¶ 71. Stacy testified that James had remained involved in their children's lives, taking them to church, helping them with their homework, and participating in their social activities, particularly fishing, sporting events, and shooting “bb” guns. Stacy complained that he came to only a few school activities, such as parent-teacher conferences. James did attend events with his wife's family less frequently and with Stacy's mother, Barbara Ruth in particular, stating that he became disinterested in these family events about three years before these proceedings began. James testified that this was because he did not like his wife's family.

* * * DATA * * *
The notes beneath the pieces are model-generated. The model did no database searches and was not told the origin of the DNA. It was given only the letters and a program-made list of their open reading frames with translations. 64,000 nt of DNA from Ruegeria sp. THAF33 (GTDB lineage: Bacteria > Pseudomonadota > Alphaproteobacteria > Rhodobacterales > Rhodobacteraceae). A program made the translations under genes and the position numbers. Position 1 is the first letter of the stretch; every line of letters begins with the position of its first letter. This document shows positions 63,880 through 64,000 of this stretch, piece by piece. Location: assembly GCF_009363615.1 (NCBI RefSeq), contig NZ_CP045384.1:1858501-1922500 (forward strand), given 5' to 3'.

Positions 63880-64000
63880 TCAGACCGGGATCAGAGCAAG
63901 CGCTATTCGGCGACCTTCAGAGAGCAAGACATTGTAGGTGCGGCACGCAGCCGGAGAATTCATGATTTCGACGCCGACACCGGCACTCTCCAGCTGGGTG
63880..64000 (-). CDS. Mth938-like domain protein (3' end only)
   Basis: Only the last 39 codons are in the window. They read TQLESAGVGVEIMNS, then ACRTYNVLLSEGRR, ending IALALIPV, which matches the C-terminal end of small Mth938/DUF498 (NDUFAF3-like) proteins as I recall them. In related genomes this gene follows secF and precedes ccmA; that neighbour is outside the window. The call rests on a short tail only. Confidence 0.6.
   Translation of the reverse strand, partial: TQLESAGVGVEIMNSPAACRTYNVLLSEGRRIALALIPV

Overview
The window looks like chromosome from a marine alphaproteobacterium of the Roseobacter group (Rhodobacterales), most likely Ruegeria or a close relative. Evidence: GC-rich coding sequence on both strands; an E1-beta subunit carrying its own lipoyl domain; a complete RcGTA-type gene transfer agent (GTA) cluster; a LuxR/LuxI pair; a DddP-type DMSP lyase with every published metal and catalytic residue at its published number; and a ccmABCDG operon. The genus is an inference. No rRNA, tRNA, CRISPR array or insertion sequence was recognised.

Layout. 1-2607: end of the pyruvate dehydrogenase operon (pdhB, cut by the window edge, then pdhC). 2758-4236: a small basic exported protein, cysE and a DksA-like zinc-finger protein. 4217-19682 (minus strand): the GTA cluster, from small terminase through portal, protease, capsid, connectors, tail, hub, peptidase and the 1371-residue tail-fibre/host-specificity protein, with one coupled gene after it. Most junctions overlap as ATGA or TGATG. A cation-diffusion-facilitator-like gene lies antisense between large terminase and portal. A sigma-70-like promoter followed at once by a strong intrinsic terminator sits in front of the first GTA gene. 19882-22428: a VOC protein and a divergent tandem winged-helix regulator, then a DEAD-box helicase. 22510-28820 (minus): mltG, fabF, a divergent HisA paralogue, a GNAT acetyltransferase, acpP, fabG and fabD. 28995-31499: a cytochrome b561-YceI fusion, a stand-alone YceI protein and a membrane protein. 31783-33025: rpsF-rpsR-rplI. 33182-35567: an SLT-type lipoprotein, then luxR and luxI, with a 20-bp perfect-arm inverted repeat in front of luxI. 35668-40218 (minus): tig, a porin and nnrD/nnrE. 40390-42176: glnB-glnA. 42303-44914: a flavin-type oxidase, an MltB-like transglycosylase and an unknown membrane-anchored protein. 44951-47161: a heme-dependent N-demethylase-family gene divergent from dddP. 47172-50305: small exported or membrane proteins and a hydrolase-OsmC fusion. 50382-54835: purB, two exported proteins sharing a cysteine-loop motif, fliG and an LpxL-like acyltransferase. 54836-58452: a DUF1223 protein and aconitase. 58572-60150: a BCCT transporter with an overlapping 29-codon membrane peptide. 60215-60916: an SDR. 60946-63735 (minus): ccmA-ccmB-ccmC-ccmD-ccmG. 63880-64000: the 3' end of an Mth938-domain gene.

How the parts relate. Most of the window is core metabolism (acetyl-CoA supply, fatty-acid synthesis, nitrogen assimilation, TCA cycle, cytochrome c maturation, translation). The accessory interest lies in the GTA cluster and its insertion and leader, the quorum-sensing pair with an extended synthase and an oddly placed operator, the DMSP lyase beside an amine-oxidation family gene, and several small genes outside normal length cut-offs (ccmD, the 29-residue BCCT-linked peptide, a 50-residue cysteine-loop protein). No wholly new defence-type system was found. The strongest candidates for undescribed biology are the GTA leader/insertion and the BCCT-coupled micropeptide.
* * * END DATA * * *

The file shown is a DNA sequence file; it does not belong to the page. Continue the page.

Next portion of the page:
¶ 72. On the whole, James's relationship with his inlaws is far less significant in divorce proceedings than his relationship with his children and with his spouse. The evidence is clear that James's relationship with his children remained strong and healthy. In contrast, his relationship with Stacy clearly declined. However, this decline was due to reasons other than the marihuana abuse. James testified, and Stacy admitted, that she had withdrawn from him sexually ten years prior, when their children were born.